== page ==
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  • They Will Have Their Game: Sporting Culture and the Making of the Early American Republic by Kenneth Cohen
  • Richard Stott (bio)
Keywords (Lang: English)

Sports, Theater, Sporting culture, Horseracing

They Will Have Their Game: Sporting Culture and the Making of the Early American Republic. By Kenneth Cohen. (Ithaca, NY: Cornell University Press, 2017. Pp. 334. Cloth, $55.00.)

The “sporting culture” of early America is the focus of this fine book. Not really sports history in the narrow sense of the term, the book uses sports as a lens to examine the cultural history of early and antebellum America. Based on a huge variety of printed and archival sources, including legal records and correspondence, Cohen reconstructs and analyzes the changes that sporting culture underwent from the colonial period to the 1850s. The book is gracefully written, and a large number of well-chosen illustrations add to the narrative.

While Cohen defines “sporting culture” broadly, the book mainly focuses on the theater and horseracing. It also pays some attention to billiards. It does not deal with rowing, running, baseball and cricket, cockfighting, or prizefighting—a sport that rose to incredible popularity beginning in the late 1840s. The emphasis on the theater may seem odd, but Cohen notes the broad meaning of “sports” in this era and a number of similarities to horseracing including elite backing and liminal status. The foremost sporting paper of the era, The Spirit of the Times, offered extensive theater coverage. Most of the focus in the book is on New York, Philadelphia, and Virginia.

While the colonial sporting scene, as described in They Will Have Their Game, was undeveloped by later standards I think many readers will be surprised at how extensive it was. Horseracing in the early 1700s was informal but widespread—men of all classes gathered at the tavern to race their horses and bet on them. Theatrical performances were staged in miscellaneous spaces. As colonial cities grew in the 1750s and 60s, promoters began to construct racetracks and theaters. This was funded mainly by members of the elite who hoped these sites would reinforce their link with one another and their influence in society at large. These new venues were designed to separate the elite from others with less [End Page 767] status—in stands at racetracks and in boxes in theaters. Less genteel spectators were admitted but would be kept away from the elite. The Revolution set back both activities significantly.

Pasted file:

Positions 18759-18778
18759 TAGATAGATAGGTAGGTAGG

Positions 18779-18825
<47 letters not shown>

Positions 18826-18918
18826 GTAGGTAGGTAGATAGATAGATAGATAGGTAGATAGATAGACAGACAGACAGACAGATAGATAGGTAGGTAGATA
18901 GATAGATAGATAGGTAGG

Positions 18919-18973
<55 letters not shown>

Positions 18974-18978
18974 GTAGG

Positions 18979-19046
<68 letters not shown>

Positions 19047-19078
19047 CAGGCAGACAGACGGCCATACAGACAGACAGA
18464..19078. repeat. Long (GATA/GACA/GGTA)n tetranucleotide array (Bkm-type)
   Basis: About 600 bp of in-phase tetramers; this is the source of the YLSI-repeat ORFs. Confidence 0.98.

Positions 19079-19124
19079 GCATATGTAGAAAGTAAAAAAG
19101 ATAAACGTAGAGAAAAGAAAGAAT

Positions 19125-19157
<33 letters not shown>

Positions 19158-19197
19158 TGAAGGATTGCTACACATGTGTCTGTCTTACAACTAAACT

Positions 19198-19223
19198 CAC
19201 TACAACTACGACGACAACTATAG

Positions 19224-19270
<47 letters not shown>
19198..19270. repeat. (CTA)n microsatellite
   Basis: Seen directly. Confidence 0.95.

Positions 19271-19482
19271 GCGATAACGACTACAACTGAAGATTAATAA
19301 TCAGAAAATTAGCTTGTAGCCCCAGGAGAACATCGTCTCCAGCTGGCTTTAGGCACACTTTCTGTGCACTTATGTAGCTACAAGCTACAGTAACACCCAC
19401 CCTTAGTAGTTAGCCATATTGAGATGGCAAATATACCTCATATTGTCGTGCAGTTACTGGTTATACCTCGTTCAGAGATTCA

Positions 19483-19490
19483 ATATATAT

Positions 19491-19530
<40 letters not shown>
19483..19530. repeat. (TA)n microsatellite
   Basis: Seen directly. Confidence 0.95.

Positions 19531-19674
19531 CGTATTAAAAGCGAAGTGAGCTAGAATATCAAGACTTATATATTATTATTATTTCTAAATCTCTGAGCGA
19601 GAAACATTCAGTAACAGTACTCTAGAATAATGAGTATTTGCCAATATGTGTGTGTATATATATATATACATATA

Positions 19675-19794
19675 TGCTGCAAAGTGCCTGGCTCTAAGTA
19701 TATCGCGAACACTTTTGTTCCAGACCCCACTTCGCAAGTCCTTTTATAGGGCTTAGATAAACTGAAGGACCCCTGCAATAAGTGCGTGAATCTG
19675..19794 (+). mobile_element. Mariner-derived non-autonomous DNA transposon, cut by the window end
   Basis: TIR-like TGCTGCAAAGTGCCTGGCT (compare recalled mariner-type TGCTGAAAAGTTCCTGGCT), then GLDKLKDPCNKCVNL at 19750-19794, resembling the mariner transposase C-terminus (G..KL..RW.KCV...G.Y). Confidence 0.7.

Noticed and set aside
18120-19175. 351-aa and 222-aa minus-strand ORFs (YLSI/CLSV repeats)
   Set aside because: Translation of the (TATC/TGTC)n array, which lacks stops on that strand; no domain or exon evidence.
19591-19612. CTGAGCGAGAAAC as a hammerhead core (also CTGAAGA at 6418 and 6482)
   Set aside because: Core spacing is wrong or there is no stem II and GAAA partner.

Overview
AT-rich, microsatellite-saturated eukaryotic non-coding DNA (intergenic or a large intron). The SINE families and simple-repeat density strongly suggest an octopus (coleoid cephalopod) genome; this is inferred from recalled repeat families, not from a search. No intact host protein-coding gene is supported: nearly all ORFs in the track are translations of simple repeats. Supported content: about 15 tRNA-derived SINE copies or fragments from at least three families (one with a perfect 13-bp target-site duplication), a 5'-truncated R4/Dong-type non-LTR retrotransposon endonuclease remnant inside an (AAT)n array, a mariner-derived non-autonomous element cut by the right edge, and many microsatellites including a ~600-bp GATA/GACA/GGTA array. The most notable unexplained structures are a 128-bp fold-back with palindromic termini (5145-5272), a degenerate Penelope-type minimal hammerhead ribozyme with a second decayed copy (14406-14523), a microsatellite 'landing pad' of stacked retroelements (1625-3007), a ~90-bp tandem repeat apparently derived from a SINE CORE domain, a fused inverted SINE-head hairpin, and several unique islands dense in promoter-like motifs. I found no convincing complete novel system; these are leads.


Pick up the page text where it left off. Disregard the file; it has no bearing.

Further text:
After the Revolution, sports were reborn. In the eighteenth century, many wealthy backers had seen viewed their support mainly as way of burnishing their status, but in the nineteenth century both horseracing and the theater emerged as businesses; this trend would continue to develop after the Revolution. One of the strengths of the book is Cohen’s careful tracing through letters and legal records of the financial history of the new theaters and racecourses. Men on the make seem to have been among the most enthusiastic backers, who, Cohen argues, hoped they would gain respect for their financial acumen. Both horseracing and the theater had a cross-class appeal, and the need to make a profit meant opening the doors to ordinary men and women. This began a process of democratization that was not easily controlled. Disorder was often the result, and drinking and fighting routine. Cohen argues that this new sporting-business elite “laid the foundation of for the white male republic as well as the values of capitalism that justified growing inequality within it” (12).

Both horseracing and theaters had long faced criticisms. But now cogent defenses emerged. Racing horses, so it was said, improved the breed. Theaters could provide moral instruction. In horseracing, as the commercial aspects developed, thoroughbreds were raised and mated, which gave ordinary horse owners little chance of competing. Professional trainers and jockeys came to be employed by the wealthy men who dominated the sport. White men controlled these sports, but women and blacks were allowed as spectators at horseraces and the theater. African Americans were allowed in segregated sections of the gallery in theaters. Some jockeys were black, and Cohen tells the fascinating story of Cornelious Johnston, one of the leading jockeys of...


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